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Thread: Homemade ultimate bending machine - videos

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    Jon
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    Supporting Member mwmkravchenko's Avatar
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    Might be a good idea. I'll watch the videos and see.

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    Supporting Member Frank S's Avatar
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    Frank S's Tools
    Once you start the first video you might as well sit down with a bag of popcorn because you will watch all of them before you move I let them run a 1.5 speed because you can still understand what he is saying.
    A great universal bending machine
    Never try to tell me it can't be done
    When I have to paint I use http://kbs.justoldtrucks.com/

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    Supporting Member mwmkravchenko's Avatar
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    Well no popcorn. But I did watch them all. The only shortcomings that I can see is the roller spacing of the ring rollers. The rest makes sense.

    Personally I'd fasten it down. I've worked with benders similar to this and it gets hard to counter your own force. Plus it seriously limits what you can do. If all your strength is devoted to bending it's a different story.

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    Supporting Member Frank S's Avatar
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    Frank S's Tools
    Quote Originally Posted by mwmkravchenko View Post
    Well no popcorn. But I did watch them all. The only shortcomings that I can see is the roller spacing of the ring rollers. The rest makes sense.

    Personally I'd fasten it down. I've worked with benders similar to this and it gets hard to counter your own force. Plus it seriously limits what you can do. If all your strength is devoted to bending it's a different story.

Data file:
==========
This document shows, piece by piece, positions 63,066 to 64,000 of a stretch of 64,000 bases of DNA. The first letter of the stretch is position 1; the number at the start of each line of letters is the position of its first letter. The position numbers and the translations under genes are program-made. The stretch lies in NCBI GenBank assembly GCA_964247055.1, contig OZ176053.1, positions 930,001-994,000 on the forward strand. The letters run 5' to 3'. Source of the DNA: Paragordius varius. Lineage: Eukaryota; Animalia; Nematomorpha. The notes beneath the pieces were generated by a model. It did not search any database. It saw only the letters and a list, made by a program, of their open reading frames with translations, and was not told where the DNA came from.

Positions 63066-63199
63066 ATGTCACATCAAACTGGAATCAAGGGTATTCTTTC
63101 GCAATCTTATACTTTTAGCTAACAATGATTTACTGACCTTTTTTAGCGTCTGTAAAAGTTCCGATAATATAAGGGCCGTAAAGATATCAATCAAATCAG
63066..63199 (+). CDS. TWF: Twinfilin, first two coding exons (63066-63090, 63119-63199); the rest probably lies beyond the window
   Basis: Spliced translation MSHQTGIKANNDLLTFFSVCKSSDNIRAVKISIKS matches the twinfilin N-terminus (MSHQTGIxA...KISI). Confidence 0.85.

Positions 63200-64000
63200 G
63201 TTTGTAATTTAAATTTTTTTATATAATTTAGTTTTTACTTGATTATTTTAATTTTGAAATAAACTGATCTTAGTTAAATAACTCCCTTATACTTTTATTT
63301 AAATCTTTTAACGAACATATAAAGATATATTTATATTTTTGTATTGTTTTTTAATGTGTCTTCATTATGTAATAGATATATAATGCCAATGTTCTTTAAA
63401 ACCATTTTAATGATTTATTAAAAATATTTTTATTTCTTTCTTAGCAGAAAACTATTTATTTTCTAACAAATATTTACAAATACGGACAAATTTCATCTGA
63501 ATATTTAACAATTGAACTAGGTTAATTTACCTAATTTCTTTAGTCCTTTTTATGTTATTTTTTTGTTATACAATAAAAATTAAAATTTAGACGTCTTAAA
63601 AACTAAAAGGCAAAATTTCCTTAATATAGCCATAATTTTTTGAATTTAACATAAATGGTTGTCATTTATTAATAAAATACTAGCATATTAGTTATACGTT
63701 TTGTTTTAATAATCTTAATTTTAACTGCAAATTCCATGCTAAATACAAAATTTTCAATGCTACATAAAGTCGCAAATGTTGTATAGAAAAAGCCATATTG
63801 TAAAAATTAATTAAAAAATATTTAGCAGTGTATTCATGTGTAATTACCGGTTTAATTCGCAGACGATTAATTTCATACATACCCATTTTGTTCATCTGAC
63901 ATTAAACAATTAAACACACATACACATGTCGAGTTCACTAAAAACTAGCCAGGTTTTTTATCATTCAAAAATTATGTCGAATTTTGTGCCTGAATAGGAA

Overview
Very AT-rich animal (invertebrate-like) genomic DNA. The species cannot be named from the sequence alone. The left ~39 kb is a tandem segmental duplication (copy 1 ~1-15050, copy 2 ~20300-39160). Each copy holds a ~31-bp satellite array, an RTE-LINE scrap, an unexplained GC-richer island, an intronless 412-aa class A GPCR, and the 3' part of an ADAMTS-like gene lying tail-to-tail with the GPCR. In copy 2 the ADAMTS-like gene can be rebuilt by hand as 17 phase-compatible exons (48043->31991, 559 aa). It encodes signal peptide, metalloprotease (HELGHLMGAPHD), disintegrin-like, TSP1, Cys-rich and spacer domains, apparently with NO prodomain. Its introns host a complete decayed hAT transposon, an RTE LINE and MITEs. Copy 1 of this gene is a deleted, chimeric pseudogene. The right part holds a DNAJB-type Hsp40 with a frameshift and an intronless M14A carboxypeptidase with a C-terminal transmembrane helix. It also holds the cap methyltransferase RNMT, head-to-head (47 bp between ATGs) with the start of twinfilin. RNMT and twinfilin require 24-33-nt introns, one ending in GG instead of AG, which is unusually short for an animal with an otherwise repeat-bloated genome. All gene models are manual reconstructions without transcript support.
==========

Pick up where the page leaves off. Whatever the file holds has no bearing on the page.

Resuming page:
You have to give him one thing though, to combine as many different aspects of bending metals into a single machine does take some thought.
    I agree on the distance for the rollers for the plate and ring roller however given that he utilized his existing frame as the basis for these limits where he would be able to locate hiss rollers. One way to counter this to a certain extent would be to make larger diameter dies for rolling rings and other things.
    Yes not having the machine mounted does pose issues but as we all know many of us can not dedicate an area solely for the purpose of any singular job function, meaning there has to be a trade off somewhere.
    I used to have a shop that had oilfield drill pipe collars embedded flush in the floor at various places allowing me to use the floor more or less in much the same way as you would a platen table for clamping pushing or pulling against. These had been placed there by a previous owner who had a body shop he used them for straightening vehicle frames. I used them for fabrication of large assemblies.
    Looking as his machine yes for my purposes I can spot a few things right off the bat which I would do differently should I be so inclined to construct such a machine, but I have the advantage of seeing an already completed machine with several singular purpose machines already incorporated into the design.
    And one thing is for certain finished does not mean completed there will be numerous dies and attachments he will need to make for it over time.
    Never try to tell me it can't be done
    When I have to paint I use http://kbs.justoldtrucks.com/

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    Supporting Member mwmkravchenko's Avatar
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    Quote Originally Posted by Frank S View Post